Talk radio, as we all know, is not what it used to be. But if WTKK is taken out of play, I wonder if Entercom might decide to reinvigorate WRKO (AM 680), which has all but disappeared except for Howie Carr’s afternoon-drive show. If Jim Braude and Margery Eagan are out at ‘TKK, then they deserve a slot somewhere.
Meanwhile, Dan Rea continues to do well evenings at WBZ (AM 1030) with a talk show that is as conservative as any on the air — but that is also intelligent and respectful of its listeners. Is there a lesson in that?
The story, by Ira Kantor, has some resonance because rumors of the move have surfaced off and on for many months. An interesting new wrinkle Kantor found is that someone has registered music-related domain names like 969bostonsbeat.com and 969thebeat.com in preparation for a switch. When I looked them up I discovered that whoever put in for them had paid a little extra for privacy protection. There’s no way of knowing whether they were registered by Greater Media or an entrepreneurial squatter, but the fact that they were only registered last week is surely indicative of something.
Kantor also quotes Friend of Media Nation Donna Halper, who thinks Greater Media will keep WTKK as a talk station but is nevertheless hedging its bets. Halper tells Kantor:
I am firmly convinced [Greater Media] will make things work for them and find a way to keep it around, but have a Plan B in the event they need to turn on a dime and have something that will attract a younger audience, because right now it’s not talk radio.
WTKK has had a schizophrenic format for quite a while. Its morning drive-time hosts, Jim Braude and Margery Eagan, are civilized and funny. Braude is a liberal and Eagan is — well, sort of liberal, sort of moderate. But whenever I tune in, they seem to be talking about something other than politics.
The afternoon drive host, meanwhile, is Graham, a right-wing bully who replaced the even more noxious Jay Severin a couple of years ago.
If Greater Media brings the hammer down on talk, I’d like to see Braude and Eagan land somewhere. In the current radio market, though — shrinking, moving online, with those that are still on the air embracing cheap robo-programming — it’s hard to imagine where.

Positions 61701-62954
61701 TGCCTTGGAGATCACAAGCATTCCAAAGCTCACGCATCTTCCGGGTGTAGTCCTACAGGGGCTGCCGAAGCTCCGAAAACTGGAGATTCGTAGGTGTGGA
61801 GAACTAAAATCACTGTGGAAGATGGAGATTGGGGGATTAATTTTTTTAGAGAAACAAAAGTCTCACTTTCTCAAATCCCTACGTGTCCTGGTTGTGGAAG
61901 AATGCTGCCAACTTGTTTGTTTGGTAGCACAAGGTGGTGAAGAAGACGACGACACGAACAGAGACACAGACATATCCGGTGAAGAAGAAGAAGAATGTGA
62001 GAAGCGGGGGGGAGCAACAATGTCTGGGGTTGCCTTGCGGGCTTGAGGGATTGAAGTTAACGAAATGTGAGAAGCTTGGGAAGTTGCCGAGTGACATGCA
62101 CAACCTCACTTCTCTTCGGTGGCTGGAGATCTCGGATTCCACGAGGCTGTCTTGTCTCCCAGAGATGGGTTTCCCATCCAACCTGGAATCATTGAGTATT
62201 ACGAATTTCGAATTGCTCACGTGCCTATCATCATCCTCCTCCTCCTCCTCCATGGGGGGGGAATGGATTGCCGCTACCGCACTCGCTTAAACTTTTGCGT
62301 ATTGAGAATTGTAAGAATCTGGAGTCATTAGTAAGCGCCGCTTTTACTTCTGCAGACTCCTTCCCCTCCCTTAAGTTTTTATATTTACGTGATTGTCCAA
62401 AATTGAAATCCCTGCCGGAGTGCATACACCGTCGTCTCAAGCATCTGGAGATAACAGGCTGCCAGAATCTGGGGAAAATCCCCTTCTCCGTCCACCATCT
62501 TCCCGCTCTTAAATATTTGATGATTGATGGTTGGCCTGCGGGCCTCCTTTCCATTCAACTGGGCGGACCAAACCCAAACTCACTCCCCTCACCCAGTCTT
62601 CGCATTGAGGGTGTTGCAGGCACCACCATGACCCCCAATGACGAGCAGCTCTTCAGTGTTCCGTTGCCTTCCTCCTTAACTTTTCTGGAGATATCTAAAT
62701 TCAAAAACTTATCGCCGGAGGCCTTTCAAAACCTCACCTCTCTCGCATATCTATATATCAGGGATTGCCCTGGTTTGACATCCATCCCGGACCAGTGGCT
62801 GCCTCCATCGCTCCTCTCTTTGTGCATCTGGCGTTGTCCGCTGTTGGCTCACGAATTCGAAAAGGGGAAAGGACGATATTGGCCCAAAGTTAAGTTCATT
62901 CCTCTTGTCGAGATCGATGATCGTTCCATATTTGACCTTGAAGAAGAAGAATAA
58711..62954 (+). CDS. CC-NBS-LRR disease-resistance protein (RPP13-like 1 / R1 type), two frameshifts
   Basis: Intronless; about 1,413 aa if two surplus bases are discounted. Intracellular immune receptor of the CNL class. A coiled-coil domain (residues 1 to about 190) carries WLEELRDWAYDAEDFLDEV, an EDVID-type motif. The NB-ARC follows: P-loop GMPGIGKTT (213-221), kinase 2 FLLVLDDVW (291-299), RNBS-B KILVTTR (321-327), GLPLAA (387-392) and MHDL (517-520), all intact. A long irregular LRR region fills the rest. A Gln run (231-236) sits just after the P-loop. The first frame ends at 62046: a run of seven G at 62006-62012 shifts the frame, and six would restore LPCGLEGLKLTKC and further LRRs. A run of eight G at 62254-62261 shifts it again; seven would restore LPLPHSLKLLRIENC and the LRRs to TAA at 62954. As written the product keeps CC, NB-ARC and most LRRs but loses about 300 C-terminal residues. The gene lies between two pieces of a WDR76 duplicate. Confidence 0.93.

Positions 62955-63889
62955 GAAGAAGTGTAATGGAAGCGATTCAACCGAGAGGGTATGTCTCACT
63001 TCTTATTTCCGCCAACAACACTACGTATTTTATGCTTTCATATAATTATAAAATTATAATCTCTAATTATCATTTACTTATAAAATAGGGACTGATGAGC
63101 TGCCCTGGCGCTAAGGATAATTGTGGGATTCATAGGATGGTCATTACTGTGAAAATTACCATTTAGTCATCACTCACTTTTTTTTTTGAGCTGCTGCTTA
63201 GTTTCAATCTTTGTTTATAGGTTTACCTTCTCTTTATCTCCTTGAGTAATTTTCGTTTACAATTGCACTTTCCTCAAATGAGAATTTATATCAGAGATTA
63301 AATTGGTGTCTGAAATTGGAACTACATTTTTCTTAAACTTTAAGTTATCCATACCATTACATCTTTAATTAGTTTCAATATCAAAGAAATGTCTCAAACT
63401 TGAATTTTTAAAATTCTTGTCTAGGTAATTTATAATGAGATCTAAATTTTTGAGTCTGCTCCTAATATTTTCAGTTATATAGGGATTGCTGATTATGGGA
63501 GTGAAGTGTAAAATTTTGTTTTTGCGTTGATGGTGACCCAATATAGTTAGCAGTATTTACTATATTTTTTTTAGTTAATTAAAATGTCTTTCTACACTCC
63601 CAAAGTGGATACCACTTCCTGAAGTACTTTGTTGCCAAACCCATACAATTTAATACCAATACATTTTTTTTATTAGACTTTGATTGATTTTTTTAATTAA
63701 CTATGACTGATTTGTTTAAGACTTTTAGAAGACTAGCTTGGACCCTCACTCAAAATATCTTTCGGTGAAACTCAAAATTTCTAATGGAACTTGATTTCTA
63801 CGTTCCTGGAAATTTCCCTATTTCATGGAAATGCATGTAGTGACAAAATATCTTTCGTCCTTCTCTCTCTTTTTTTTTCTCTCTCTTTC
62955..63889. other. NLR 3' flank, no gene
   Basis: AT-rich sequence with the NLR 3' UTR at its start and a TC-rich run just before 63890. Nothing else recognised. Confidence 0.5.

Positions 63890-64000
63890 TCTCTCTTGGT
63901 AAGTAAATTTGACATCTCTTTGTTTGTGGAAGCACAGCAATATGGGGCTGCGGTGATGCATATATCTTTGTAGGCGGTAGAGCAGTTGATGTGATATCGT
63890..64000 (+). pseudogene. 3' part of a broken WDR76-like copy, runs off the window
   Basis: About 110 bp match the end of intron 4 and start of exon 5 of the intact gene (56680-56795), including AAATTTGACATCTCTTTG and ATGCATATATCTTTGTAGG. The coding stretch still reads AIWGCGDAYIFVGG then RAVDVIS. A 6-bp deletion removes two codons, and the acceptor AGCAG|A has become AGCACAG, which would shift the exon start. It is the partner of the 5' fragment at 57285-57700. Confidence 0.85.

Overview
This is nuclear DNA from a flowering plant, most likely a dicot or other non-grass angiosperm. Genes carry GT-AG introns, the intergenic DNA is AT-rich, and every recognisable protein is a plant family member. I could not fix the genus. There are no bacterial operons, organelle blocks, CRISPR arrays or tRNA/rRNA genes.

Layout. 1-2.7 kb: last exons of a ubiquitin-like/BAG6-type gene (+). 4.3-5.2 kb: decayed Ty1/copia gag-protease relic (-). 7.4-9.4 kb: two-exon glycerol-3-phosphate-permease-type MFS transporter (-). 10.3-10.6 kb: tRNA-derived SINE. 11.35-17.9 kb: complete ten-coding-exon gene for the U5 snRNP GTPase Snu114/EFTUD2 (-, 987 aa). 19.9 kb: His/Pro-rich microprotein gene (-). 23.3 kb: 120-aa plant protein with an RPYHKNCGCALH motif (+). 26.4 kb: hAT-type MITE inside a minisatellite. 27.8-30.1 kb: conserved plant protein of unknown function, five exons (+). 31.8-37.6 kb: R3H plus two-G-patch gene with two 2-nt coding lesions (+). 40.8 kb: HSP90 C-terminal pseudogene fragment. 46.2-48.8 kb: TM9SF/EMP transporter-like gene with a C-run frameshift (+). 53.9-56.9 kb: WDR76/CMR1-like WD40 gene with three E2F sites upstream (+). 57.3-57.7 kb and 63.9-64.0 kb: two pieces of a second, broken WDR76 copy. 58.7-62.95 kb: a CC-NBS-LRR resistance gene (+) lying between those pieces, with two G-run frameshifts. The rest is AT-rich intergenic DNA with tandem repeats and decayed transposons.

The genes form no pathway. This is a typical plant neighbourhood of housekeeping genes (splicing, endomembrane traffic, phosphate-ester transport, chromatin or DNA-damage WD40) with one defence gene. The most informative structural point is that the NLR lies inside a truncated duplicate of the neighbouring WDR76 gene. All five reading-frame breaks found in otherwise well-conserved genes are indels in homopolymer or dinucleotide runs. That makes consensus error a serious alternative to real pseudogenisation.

Argh. I see Politico beat me to it. But I do want to take note of a rather remarkable statement that U.S. Sen. Scott Brown made Friday on WTKK Radio (96.9 FM) — that he had not touched alcohol since Jan. 1, and wouldn’t until the polls close on Election Day. According to the Associated Press, “Brown called the decision ‘one of those New Year’s things’ that he did ‘on a stupid bet.'”
Well, as Politico puts it, “It depends on what the definition of ‘drinking’ is for Brown.” Because just a week earlier, he allowed Boston Herald reporter Hillary Chabot to accompany him on a day of campaigning. And one of his stops was the Blue Hills Brewery in Canton. “He likes the Red IPA, by the way,” Chabot says in the John Wilcox video that accompanies her story.
In the video, Brown can be seen sampling the brewery’s wares, but if he took more than a sip, the camera didn’t capture it. Chabot’s story resulted in a brief flurry on Twitter among those who thought Brown was setting a bad example by drinking and driving (his truck, of course).
That criticism struck me as overwrought, and it still does. Chabot wrote only that Brown “tasted one of the lighter brews,” although she quoted him as saying of the Red IPA: “You can pound those pretty good.” Sounds like he may need a designated driver in the wee hours of Nov. 7.
But I guess he needs to revise his New Year’s resolution to “No Drinking until Election Day Except with Hillary Chabot.”
I’ve seen several bloggers list their most-viewed posts of 2011, which made me curious as to which Media Nation posts were accessed most frequently.
I’m not sure exactly what it says — most Media Nation readers simply look at the home page or read it via RSS or email. By contrast, those who click on a specific entry are led there via another blog or social media, which means they comprise a different sort of audience. For instance, according to Google Analytics, the Media Nation home page received 199,143 page views between Jan. 1 and yesterday, whereas the number-one individual item (on radio talk-show host Jay Severin’s return) was accessed just 6,257 times.
In any event, here is my top 10 for 2011.